Indeed, despite the importance of large-scale media and projects to its success, a strength of the centenary was how it developed in a way that was social, organic and interactive. Between 2014 and 2018 British Future noted “a subtle shift away from traditional media sources, as more people learned about the centenary through Facebook and other social platforms”. After TV, word of mouth became the second driver of awareness, indicating that “the nation had got talking about the centenary”. Many put words into action, with millions of visits to events and activities around the country. The centenary programme also inspired 21st-century immersive experiences: virtual reality, 3D animations, digital colourisation, voice technology and drones all enabled artists and content creators to experiment with technology that will shape future commemorations of the seismic events of the 20th century.
Interestingly, people rated the tone of information they received about the centenary more highly in 2018 – for almost every platform – than they had in 2014 or 2016. This is perhaps evidence that the experience of sustained collaboration – sharing data and ideas to frame and shape each new stage of the centenary – made participating organisations more responsive to audiences over time.
Work to be done
But there were limits to what the centenary achieved. There remains a significant proportion of the population – approximately three in ten – who are unaware of when the First World War started and ended. And there were others for whom more could be done to make shared history feel relevant. Focusing on why a part of the public was left behind is vital if we are to devise new strategies to involve them.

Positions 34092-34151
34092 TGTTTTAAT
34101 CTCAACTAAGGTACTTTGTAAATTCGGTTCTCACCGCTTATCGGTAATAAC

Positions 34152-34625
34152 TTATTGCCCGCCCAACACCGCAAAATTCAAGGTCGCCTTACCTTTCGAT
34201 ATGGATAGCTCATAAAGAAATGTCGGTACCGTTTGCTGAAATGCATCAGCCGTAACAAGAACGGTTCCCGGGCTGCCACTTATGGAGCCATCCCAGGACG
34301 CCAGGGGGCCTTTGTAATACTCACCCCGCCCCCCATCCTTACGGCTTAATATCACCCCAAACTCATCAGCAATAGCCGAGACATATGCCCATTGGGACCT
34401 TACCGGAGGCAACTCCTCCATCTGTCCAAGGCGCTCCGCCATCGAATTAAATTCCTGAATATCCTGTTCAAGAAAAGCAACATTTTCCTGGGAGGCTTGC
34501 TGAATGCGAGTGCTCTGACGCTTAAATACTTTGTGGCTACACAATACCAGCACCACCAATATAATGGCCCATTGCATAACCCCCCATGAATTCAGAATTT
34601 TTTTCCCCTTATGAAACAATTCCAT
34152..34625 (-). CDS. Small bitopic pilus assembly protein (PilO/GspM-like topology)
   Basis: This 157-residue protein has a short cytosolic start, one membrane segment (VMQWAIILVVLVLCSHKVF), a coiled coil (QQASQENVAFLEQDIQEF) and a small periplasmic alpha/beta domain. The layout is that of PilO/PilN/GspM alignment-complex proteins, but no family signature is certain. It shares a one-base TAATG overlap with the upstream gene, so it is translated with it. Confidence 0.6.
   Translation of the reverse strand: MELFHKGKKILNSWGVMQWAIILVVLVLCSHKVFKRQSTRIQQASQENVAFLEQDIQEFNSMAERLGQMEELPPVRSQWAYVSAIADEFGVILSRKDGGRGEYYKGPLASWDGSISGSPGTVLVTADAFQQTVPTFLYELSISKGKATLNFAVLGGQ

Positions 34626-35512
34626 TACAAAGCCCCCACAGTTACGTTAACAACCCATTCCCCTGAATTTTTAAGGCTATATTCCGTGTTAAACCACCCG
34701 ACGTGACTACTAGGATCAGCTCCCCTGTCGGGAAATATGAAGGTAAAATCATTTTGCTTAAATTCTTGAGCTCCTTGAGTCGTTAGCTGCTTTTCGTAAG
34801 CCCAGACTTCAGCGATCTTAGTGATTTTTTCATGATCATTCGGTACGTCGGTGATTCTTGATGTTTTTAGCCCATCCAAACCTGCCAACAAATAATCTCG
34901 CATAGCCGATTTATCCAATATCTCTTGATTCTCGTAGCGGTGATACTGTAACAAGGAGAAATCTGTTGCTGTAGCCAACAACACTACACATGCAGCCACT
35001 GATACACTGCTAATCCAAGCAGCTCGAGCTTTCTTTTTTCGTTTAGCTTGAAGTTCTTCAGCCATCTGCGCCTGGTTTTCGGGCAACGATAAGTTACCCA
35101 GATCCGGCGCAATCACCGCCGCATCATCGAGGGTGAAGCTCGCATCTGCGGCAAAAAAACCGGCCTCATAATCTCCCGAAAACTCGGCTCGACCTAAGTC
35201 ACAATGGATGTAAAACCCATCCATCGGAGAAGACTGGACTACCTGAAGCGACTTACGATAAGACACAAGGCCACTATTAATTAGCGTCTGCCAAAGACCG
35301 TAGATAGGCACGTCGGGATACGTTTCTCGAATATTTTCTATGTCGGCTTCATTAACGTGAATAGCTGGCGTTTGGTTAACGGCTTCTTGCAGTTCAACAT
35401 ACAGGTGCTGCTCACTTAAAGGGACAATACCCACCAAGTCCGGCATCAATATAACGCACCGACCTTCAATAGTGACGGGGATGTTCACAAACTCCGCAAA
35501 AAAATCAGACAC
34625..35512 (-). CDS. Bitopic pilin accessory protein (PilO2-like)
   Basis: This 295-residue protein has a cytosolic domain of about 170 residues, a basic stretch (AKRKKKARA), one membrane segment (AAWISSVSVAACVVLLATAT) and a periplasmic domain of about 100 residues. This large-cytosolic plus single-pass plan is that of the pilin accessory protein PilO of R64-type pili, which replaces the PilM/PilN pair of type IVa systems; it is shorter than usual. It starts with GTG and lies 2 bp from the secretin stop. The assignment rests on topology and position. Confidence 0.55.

The challenge now is ‘what next’? We need to broaden the appeal of the First World War centenary to those who missed out this time, and also find ideas for national celebrations and commemorations which can resonate among new audiences.
There is still work to be done to consolidate the achievements of the centenary project. For one thing, the First World War is now the most digitally documented period in history. No one can determine how researchers will want to explore the assets created through the commemorations – or communities curate them. But without the tools and data to do so, there will be a fundamental question of purpose not just for professionals, but potentially too for the millions who took part in projects and events as a contribution to shared history. In that sense, the centenary has become an important testbed for indexing and keeping the co-created resources of the first commemoration of the digital age.
But the second challenge is the greater one. The public appetite and the public benefit are there, but can we come up with other ideas than those inspired by two world wars, the monarchy and our passion for sport? 2039-2045 is a long way off, and it’s impossible to predict with any certainty the international context in which it will be commemorated in the UK and around the world. The anniversaries of the partition of Ireland in 1921, and of the formation of the BBC in 1922, will both offer different opportunities in the more immediate future to broaden understanding and engagement.
There is space for new thinking. It would be a missed opportunity of some proportion if the commemoration of the First World War was seen, in retrospect, to have been a one-off event rather than the foundation for new creative ventures that involve more people in exploring who we are.
Jane Ellison was Head of Creative Partnerships at the BBC from 2014 to 2019.